Recent advances in the characterization of gaseous and liquid fuels by vibrational spectroscopy

Johannes Kiefer

Research output: Contribution to journalArticlepeer-review

70 Citations (Scopus)
9 Downloads (Pure)


Most commercial gaseous and liquid fuels are mixtures of multiple chemical compounds. In recent years, these mixtures became even more complicated when the suppliers started to admix biofuels into the petrochemical basic fuels. As the properties of such mixtures can vary with composition, there is a need for reliable analytical technologies in order to ensure stable operation of devices such as internal combustion engines and gas turbines. Vibrational spectroscopic methods have proved their suitability for fuel characterization. Moreover, they have the potential to overcome existing limitations of established technologies, because they are fast and accurate, and they do not require sampling; hence they can be deployed as inline sensors. This article reviews the recent advances of vibrational spectroscopy in terms of infrared absorption (IR) and Raman spectroscopy in the context of fuel characterization. The focus of the paper lies on gaseous and liquid fuels, which are dominant in the transportation sector and in the distributed generation of power. On top of an introduction to the physical principles and review of the literature, the techniques are critically discussed and compared with each other.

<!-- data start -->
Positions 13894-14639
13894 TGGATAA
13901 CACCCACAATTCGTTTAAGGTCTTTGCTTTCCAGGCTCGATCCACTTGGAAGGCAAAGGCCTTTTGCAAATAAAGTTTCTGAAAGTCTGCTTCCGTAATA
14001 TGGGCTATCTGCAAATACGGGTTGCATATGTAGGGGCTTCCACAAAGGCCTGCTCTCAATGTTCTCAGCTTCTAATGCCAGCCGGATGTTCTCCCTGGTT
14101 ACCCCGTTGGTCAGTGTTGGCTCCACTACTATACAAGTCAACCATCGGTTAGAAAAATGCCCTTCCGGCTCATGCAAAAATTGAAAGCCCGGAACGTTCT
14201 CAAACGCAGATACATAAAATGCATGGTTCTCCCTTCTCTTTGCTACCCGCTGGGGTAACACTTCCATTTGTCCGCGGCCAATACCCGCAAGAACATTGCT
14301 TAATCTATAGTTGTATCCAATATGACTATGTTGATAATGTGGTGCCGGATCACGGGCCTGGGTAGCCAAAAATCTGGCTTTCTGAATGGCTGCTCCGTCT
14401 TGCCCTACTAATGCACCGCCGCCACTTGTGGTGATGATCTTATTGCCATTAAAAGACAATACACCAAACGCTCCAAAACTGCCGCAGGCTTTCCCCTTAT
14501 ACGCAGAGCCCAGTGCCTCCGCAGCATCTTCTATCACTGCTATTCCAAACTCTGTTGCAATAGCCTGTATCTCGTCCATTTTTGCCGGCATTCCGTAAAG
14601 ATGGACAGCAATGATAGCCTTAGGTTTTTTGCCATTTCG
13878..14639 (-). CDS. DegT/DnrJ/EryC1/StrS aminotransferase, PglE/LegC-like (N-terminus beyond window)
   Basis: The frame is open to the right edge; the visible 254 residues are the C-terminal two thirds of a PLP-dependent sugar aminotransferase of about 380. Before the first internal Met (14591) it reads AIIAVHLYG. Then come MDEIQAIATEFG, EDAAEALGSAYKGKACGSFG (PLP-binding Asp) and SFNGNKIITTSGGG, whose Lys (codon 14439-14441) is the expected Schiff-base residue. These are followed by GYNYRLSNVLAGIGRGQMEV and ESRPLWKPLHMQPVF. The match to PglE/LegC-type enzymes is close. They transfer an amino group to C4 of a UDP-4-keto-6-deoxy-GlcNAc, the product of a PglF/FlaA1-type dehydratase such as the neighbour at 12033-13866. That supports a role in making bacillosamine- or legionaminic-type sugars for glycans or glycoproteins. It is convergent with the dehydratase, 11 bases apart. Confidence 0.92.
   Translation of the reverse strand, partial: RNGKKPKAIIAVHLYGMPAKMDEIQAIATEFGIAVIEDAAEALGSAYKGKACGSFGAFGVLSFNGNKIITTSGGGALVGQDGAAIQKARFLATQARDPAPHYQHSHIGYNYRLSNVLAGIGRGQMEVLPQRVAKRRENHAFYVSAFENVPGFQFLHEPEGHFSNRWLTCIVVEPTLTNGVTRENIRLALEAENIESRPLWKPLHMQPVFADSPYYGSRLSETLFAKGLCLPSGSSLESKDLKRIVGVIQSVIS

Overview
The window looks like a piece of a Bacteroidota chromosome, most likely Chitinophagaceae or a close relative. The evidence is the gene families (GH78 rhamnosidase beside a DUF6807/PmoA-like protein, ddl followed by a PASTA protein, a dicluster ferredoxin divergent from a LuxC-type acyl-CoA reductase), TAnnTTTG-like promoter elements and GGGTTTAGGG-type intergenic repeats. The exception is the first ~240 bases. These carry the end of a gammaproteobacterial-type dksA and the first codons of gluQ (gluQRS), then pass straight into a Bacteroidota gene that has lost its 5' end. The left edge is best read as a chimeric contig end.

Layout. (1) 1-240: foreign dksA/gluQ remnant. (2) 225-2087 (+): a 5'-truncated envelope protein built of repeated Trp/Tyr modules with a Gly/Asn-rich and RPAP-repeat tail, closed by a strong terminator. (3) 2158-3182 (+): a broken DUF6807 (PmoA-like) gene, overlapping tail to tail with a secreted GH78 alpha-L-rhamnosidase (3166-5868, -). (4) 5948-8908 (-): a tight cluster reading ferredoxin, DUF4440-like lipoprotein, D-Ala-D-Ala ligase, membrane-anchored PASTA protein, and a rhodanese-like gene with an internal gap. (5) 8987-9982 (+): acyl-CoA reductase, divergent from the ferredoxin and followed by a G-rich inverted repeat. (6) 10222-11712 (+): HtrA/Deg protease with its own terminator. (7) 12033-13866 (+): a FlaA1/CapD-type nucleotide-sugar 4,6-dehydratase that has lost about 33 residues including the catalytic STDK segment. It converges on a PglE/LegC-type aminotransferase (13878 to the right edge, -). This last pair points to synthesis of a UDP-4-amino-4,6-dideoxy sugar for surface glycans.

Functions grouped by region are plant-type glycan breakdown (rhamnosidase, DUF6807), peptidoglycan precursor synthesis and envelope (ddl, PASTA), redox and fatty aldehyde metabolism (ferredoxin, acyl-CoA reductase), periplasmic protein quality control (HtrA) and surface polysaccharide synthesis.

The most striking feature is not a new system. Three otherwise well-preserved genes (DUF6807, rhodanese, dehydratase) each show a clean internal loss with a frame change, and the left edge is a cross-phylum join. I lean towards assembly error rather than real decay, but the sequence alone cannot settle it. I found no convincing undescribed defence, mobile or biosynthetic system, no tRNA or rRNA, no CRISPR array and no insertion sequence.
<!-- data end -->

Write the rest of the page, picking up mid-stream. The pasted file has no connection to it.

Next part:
Original languageEnglish
Pages (from-to)3165-3197
Number of pages33
Issue number4
Early online date20 Apr 2015
Publication statusPublished - Apr 2015

Bibliographical note

Date of Acceptance: 20/04/2015
The author would like to thank Thomas Seeger, Alfred Leipertz, Florian Zehentbauer, Stella Corsetti, David McGloin, and Kristina Noack for fruitful discussions over the past decade. Special
thanks to Lynda Cromwell and Andrew Williamson for proofreading the manuscript


  • natural gas
  • biofuel
  • gasoline
  • diesel
  • blend
  • Raman
  • Fourier-transform infrared spectroscopy
  • composition


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